Written by Jen Finn
Fishing groups, consumers and health organizations are launching a final push to prevent genetically modified fish from getting the nod for American dinner plates, writes Laine Welch.
During the holidays the Food and Drug Administration issued its environmental assessment concluding that the fish, tweaked to grow at least three times faster than normal, will not have any significant impacts on the human environment and is unlikely to harm wild stocks. The FDA's environmental green light is the last step before AquaBounty, the creators of so called Frankenfish, can send the mutant to markets. The public has until February 26 to send comments to the FDA.
Alaska Senators Begich and Murkowski have written to the FDA asking for a 60 day extension to the comment deadline, citing the holiday timing and new transitions in Congress. Senators from Washington, Oregon and Maryland also signed on to the comment extension request. No word yet on if the request has been granted. Meanwhile, Senator Begich said the agency is moving "full steam ahead with fine-tuning its Frankenfish regulations," and he is not optimistic that public opinion will sway the federal ok.
Indeed. Late last year the federal government awarded a coveted $500,000 research grant from the National Institute of Food and Agriculture to AquaBounty when the company disclosed it could run out of cash early this year. Over the past 16 years, Aqua Bounty has spent $67 million to genetically tweak its "AquaAdvantage" Atlantic salmon and navigate the permitting processes. Senator Begich called the FDA's support of the mutant fish "totally misguided." "I think the FDA is not equipped to understand the impacts this genetically engineered fish will have on the environment and ecosystem," he said in a recent teleconference.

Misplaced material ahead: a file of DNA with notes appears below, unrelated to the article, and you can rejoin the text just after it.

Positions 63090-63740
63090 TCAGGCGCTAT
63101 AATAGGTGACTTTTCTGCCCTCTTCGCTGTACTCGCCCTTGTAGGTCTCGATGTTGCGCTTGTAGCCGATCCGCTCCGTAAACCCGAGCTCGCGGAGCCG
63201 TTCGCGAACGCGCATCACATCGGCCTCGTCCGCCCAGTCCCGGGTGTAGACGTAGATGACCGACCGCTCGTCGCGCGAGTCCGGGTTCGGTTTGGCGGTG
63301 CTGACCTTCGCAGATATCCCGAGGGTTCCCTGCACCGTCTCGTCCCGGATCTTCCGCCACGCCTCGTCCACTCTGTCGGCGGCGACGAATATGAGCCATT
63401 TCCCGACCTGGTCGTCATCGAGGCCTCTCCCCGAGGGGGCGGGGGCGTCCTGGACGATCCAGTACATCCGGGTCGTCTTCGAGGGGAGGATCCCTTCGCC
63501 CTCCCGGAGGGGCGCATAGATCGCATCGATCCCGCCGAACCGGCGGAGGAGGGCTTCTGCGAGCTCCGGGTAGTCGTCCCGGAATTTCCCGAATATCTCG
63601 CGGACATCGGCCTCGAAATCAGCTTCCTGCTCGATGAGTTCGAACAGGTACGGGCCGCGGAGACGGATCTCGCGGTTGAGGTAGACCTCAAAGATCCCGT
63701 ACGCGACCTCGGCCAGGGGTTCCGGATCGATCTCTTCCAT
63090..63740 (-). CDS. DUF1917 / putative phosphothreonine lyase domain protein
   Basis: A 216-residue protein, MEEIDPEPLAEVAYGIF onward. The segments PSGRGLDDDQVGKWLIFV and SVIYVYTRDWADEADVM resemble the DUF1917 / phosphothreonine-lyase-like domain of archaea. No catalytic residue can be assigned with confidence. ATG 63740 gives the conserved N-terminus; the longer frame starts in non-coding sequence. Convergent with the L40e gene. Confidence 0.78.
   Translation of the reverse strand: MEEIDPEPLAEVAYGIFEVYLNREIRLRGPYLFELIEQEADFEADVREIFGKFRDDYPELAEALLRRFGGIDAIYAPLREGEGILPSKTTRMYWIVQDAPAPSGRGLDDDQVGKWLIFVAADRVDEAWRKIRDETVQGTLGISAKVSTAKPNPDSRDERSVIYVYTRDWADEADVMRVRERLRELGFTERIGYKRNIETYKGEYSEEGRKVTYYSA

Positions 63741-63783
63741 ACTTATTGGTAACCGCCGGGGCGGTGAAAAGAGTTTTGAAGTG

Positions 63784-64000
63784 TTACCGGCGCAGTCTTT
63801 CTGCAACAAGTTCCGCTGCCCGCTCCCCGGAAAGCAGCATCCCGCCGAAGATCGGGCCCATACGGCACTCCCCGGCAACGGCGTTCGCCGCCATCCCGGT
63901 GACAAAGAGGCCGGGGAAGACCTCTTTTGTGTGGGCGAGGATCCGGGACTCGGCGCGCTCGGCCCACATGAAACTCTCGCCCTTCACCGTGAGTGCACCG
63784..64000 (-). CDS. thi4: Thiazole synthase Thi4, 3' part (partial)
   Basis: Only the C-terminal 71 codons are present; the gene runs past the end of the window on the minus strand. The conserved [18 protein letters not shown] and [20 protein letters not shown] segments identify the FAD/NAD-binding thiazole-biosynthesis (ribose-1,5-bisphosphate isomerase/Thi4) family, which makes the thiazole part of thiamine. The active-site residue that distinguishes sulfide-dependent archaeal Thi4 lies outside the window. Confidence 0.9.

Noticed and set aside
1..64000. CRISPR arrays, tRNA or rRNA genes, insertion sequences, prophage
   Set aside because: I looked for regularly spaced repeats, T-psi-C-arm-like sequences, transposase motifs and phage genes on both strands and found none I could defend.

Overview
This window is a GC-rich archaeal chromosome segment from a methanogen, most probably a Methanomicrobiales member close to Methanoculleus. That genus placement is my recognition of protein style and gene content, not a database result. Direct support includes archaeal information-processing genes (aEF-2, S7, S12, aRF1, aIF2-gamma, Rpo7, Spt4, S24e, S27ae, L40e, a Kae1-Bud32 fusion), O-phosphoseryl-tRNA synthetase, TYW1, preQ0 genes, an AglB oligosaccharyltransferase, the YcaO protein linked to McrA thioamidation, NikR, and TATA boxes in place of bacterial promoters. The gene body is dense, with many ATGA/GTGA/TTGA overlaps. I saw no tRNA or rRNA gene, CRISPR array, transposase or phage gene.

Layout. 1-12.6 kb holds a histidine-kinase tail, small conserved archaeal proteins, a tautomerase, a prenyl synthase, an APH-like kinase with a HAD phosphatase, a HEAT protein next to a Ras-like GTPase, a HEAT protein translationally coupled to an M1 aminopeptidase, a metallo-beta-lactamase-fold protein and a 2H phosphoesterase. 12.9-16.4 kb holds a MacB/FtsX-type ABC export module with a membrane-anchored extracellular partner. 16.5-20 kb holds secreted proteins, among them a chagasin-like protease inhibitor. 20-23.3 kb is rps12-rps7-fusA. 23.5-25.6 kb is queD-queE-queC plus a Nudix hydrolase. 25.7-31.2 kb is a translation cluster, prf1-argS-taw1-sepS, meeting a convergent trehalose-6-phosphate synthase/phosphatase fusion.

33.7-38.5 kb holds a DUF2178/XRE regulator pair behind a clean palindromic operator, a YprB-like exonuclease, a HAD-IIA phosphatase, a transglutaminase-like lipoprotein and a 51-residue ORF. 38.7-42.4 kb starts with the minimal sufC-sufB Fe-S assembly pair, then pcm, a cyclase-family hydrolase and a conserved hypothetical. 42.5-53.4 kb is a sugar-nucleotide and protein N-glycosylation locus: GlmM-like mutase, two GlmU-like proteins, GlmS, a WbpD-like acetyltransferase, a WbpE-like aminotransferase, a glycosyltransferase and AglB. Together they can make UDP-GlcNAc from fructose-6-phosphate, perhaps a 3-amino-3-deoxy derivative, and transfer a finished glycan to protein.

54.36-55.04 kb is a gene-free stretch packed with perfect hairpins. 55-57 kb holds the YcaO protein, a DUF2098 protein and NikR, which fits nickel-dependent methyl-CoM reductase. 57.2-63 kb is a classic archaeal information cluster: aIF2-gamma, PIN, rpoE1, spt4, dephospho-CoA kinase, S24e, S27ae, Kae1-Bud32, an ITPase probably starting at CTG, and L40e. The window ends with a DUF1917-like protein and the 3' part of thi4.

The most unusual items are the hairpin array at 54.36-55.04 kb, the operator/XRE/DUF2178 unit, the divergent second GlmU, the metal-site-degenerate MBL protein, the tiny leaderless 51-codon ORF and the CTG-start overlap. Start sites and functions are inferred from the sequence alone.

Read the full story at the Fish Site>>
The following was released by the Maine Department of Marine Resources on Jan. 22:
The Maine Department of Marine Resources announced an emergency regulation that will support the continued rebuilding effort in Maine’s scallop fishery. The rule, effective January 23, 2016, will close the Muscle Ridge Area near South Thomaston and the Western Penobscot Bay Area.Read more...
Louisiana’s Department of Wildlife and Fisheries, which governs commercial and recreational fishing in the state, got a new boss in January. Charlie Melancon, a former member of the U.S. House of Representatives and state legislator, was appointed to the job by the state’s new governor, John Bel Edwards.
Although much of his non-political work in the past has centered on the state’s sugar cane industry, Melancon said he is confident that other experience, including working closely with fishermen when in Congress, has prepared him well for this new challenge.Read more...